First, franchise fees help the franchisor recover the money invested in starting and maintaining a franchise network. A startup franchise can easily cost millions of dollars, and the ongoing legal, administrative, and operational costs can be staggering. Wise franchisors understand that breakeven may be years away, requiring a number of franchises to sell and support. There is a fee for franchising, as with any product or service sold. Of course it is easy to understand that the franchisor has the right to get this money back.
Ah, but does it have to be paid in advance? That is a problem for many critics, as well as for many potential investors. Yes, it has to be paid for in advance, and for other good reasons. Let’s say you are asked to disclose all your trade secrets plus train someone how to run your business. Are you willing to do it without financial guarantees? Before you spill your beans, you will want money upfront. Likewise with a franchisor.
Think for a moment about the value of paying a franchise fee up front. What’s in it if the franchisor provides you with an established business system, which you can use to make a profit year after year? You don’t have to find the system, or even test it. It’s been proven, the system works! How much did it cost you to build this system, assuming you can? What’s the point if the franchisor not only gives you the system, but also spends a few weeks or more training you to use it?
Now, if you already know how to build and grow a business, you probably don’t need a franchisor. But what if you don’t know? Do you have the franchisor’s experience in site selection, personnel recruitment and development, training, sales and production, marketing, advertising, operations and all other factors associated with a growing business?
Do you benefit from group purchasing power and name recognition? If not, then the franchisor’s business system alone—without training and support—may justify the upfront cost of the franchise. Go out and ask people who have failed as independent business owners if they don’t want to buy the expertise and guidance of the franchisor. Ask someone who has spent 60 to 80 hours a week in the same business for 25 years, struggling most of the time, if not in vain—the previous year—to pay franchisors to show them how to achieve faster and greater success. . What will be done for their quality of life?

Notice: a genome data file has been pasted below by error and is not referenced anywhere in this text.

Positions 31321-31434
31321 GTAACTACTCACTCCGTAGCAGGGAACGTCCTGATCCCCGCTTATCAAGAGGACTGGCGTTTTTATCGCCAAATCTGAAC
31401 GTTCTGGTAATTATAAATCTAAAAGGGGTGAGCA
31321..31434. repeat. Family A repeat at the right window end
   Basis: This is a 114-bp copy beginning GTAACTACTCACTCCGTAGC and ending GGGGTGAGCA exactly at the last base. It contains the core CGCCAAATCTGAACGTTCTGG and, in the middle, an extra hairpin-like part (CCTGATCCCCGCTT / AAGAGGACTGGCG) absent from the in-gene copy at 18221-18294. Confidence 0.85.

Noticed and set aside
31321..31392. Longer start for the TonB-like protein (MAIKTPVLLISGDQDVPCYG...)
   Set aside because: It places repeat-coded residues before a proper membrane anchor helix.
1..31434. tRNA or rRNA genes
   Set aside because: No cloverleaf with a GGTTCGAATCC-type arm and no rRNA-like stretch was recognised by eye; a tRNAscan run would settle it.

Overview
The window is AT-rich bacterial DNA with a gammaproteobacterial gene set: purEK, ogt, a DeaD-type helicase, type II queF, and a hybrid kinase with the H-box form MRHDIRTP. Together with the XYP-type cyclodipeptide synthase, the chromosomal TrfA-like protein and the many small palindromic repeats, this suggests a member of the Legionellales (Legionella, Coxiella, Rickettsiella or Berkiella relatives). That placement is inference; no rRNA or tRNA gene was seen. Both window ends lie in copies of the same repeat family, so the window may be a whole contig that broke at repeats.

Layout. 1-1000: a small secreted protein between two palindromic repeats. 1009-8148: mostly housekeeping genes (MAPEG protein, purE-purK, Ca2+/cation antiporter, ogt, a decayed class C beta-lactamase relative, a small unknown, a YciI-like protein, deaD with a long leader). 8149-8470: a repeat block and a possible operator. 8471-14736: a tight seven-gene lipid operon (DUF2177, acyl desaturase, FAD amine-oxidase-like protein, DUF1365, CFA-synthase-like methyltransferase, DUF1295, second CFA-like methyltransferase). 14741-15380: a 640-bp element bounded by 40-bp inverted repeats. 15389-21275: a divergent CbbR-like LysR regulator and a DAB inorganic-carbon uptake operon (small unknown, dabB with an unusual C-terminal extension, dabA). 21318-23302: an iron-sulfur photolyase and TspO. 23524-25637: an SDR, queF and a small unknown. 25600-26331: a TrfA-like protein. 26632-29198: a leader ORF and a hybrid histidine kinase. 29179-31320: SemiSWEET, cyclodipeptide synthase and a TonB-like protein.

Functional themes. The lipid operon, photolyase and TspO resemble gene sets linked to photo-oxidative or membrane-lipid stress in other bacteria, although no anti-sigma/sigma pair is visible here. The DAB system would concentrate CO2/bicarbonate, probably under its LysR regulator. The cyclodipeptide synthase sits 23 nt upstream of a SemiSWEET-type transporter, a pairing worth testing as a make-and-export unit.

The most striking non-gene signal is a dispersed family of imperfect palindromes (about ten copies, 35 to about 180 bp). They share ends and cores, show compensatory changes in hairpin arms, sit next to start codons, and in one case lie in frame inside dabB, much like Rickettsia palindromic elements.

Yes, success does come with a price called the franchise fee, and that will be asked first. Keep in mind, not all franchises are created equal. Some are better than others. Some have raised their franchise fees and they are not delivering on what they promised. But with a few homework questions from existing franchisees, for example—you can easily determine which franchise is worth the upfront cost.
Critics say: “You have to pay franchisor royalties. Forever!”
Yes, you will. Not forever, but as long as you remain a franchisee. The franchisor generally collects a weekly or monthly percentage of the franchisee’s gross sales. That’s their royalty. Percentages will range from a few points to double digits. Generally, royalties are higher than 5% and less than 10%.
While franchise fees help the franchisor recover the dollars invested in the business system, royalties complement the franchisor’s ongoing operating costs, and provide a profit. Accountants and lawyers, who are not always critical of franchising, have advised clients not to buy franchises because they thought royalty fees were unnecessary, or too high, or would prevent clients from making a profit. Let’s look at the facts.
Support is the main reason for the success of a franchise business. Why are so many non-franchise businesses out of business? Not because of lack of capital, although lack of capital is often a problem. However, there are many instances where the business owner has a lot of money. But he ran out of money trying to find a way to make a profit. Franchisees usually don’t face that problem.